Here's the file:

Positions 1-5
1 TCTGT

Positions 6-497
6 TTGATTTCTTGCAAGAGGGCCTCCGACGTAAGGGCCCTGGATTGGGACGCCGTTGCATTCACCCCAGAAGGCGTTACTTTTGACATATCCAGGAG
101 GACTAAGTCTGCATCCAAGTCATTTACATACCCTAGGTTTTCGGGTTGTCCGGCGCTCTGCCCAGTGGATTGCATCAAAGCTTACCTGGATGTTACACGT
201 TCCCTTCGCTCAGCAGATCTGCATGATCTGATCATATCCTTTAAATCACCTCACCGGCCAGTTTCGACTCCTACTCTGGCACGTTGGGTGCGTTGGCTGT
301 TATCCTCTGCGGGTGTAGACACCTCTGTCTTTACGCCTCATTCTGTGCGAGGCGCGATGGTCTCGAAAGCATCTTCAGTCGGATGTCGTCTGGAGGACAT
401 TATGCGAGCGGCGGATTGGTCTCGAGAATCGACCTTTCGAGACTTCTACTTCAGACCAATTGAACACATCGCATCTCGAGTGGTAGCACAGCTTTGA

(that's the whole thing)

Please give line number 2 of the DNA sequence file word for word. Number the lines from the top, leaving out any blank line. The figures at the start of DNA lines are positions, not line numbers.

1 TCTGT